Are you a parent of a 3 or 4-year-old who might be ready for preschool? Let’s see if it’s time to enroll!
A good friend recently asked about PRO’s and CON’s of sending her daughter to early preschool. Our oldest son was enrolled in early preschool at the age of 3. So here’s why we did send our oldest to preschool early, and why we didn’t send our middle child at age 3:
PRO’s: (Reasons why we chose to try early preschool)
- Language was developed for the age
- Able to follow simple instructions
- Potty trained with almost no accidents
- Excited to go to school (ran to class)
- Loved to be read to and color
- Wanted an outlet for making friends
- Admired the teacher (probable teacher crush)
- Had a newborn baby brother that kept us busy
- Always came home with cute crafts and stories to tell
- Cost was only $10/day for 3 half days/week
Con’s: (Reasons why we chose not to enroll yet)
- Had a hard time sitting still and focusing on activities
- Just started potty training that summer (deadline for registration was soon after)
- Needed more one-on-one time to work with him various development areas
- Wasn’t begging us to go to school like he is this year
So the point of the Pro’s and Con’s list is to show you that some kids are ready to go to early preschool. Some, just simply need time and a little more work with mom and dad.
And on top of that I’m hearing more and more from teachers saying that waiting another year is better on the kids. Schools even have beginner Kindergarten classes to transition kids into the appropriate grade.
Now, after opting not to send our middle child to early preschool, I don’t regret it. Why? He now can follow instructions better, loves to help with chores, he brings me books to read, he is learning how to spell his name, and he is begging me to go to preschool! And not to mention, I am glad I was able to have an extra year at home with him. Our middle child is beyond brilliant, he just needed some time!
Here’s what you can do to prepare your child for preschool and help him/her through the year!
- Let your child pick out books at the library/store to bring home
- Read 5-10 books/day or 20+ minutes/day
- Read books about colors, shapes, counting, the alphabet, seasons, 12 months of the year, holidays, emotions, animals, manners, nursery rhymes, other rhyming books…
- Ask about feelings or daily highlights to start the conversation
- Show your attention when your child is speaking, ask for the same back
- Use simple directions and explanations (sometimes sneak a big/new word in)
- Teach your child not to interupt by following these steps: #1 Have her place her hand on your waist #2 Silently place your hand on her shoulder when you acknowledge her #3 Wrap up your conversation in a timely manner to answer her
- Sing the ABC’s when when the kids are brushing teeth, going potty, or in the car
- Have a various forms of the alphabet on hand (fridge magnets, wooden puzzle, foam mat, bath letters…)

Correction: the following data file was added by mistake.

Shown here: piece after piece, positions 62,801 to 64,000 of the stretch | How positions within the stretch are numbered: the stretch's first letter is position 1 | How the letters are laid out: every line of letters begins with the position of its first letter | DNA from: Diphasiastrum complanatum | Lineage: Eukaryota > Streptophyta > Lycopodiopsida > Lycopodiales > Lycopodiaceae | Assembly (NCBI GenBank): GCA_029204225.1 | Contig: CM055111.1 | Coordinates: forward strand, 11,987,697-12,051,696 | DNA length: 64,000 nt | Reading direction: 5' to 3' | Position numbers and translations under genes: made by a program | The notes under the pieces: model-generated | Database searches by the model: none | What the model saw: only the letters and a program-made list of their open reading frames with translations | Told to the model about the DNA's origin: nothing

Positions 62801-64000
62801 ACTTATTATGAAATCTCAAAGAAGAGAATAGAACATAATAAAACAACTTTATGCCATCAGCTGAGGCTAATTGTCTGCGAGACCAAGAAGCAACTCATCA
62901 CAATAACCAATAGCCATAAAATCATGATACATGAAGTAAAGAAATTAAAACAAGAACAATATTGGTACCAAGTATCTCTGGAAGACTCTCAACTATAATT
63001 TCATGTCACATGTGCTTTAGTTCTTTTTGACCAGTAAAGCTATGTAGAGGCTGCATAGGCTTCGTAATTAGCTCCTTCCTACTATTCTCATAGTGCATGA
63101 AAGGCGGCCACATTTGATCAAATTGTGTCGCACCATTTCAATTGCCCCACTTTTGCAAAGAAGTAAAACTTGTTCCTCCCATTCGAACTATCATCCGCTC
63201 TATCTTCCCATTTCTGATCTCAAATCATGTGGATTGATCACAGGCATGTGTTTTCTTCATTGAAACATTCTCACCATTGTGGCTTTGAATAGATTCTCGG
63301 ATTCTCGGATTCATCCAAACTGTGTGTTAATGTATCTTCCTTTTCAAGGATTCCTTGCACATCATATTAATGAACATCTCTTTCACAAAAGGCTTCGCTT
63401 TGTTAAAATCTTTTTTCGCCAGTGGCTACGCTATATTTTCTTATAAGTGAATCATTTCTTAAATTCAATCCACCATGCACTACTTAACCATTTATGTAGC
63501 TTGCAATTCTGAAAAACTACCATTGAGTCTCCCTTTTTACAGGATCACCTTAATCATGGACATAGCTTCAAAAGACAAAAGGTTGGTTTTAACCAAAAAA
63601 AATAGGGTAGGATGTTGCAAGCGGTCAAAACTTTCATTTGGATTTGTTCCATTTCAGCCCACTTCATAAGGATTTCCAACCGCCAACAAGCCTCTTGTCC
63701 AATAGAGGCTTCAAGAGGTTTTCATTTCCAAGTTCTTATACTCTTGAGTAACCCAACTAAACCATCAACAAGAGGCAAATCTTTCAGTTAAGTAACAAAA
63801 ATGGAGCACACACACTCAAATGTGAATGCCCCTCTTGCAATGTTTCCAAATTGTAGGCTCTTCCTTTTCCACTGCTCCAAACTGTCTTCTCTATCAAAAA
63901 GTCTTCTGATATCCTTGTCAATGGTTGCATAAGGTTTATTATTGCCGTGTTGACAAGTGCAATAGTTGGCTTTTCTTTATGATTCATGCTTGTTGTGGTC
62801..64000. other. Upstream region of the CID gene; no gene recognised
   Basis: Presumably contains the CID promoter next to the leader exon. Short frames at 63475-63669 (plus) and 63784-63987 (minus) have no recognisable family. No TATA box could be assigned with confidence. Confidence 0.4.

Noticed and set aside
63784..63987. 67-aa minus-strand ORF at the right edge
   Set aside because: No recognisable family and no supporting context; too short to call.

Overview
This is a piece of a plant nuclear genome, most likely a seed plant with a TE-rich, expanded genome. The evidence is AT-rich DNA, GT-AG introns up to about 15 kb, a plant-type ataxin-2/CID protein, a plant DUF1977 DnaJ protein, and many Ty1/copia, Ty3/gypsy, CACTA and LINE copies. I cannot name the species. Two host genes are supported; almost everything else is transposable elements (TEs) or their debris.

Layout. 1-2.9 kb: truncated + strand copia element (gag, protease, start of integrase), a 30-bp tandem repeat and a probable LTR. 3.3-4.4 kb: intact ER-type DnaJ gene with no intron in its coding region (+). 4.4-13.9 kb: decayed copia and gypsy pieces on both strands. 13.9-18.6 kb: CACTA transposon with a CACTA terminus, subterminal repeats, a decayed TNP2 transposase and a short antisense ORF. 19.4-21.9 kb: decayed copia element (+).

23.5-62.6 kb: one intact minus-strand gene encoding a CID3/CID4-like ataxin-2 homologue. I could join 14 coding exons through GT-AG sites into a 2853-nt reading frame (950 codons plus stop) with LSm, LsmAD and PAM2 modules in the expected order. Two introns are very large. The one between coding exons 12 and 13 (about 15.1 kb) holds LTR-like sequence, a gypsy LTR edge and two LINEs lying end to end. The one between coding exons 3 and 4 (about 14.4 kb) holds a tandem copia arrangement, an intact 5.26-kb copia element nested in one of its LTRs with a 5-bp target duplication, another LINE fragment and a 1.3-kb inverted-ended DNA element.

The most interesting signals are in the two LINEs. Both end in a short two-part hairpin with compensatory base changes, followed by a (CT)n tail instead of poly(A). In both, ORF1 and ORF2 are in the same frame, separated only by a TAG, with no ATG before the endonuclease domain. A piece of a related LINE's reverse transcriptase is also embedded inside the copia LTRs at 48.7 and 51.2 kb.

- Read alphabet books (We have Eric Carle’s “ABC”)
- Does he know his full proper name when called on?
- Point out her name when you see it printed, typed, or written
- Have him trace/spell first name
Strengthen pencil grip:
- Practice threading large beads and cheerios
- Make drawing a daily activity (animals, people, home…)
- Get out the playdough and practice rolling snakes, balls, and flatening…
- Count with M&M’s, gummy bears, or fruit snacks
- Count steps, pennies, bubbles…
- Read a cute counting book like “Ten Little Ladybugs”
- Play “I Spy” colors
- Also use those M&M’s for quizing on colors (it get’s their attention)
- Quiz your kids at throughout the day- “What color is this ball?”
- Point out visable shapes like a square block, or circular wheels
- Draw simple shapes and quiz her
- Have various wooden puzzles, Mega Blocks/Lego Duplos, and building sets available
Opposittes with senses:
- Use visuals to describe a big elephant or a tiny bug
- Use items in your house to compare touch and appearance (soft/hard, smooth/bumpy, dark/light, hot/cold…)
- Also compare taste, smell, sound
- Try a basic craft or science experiment a couple times a week
- Make a simple recipe together in the kitchen
- Play “Simon Says” or other directions games/songs
- When your child is struggling with emotion, acknowledge his/her feelings, and help them to reason logically (“You must be frustrated. I will show you how to do it this time, and you can try again later.”)
- Watch a movie/read a book and discuss the character’s emotions, why the character feels that way, and what was done to resolve it.
- Try an awards sticker chart for dressing self, going potty, washing hands, sharing, helping with chores, and keeping hands to themselves.
- Make sure to be emotionally available to your kids whenever they need you, forgive mistakes, and apologize in any wrongdoings. Be a good role-model above all else.
Now, lot’s of things on this list won’t be mastered right away. But these are some ways you can help your child prepare for preschool and through the school year.
By Kindergarten, there are over 70 things you child will need to know for screening. It’s tough stuff for 5 and 6 year-old’s, but starting off at home is so important.
I’m not a teacher, but as a Mom of Kindergartener, I know they do work hard! It is not their sole responsibility to help your child succeed. It’s thier job to work with us parents to help our kids. So let’s make the early learning experience fun!
So do you think your child is ready for preschool? Or do you need to give more time and work with them on the basics?
Here is your free Letter “A” printable with instructions. More printables are coming soon!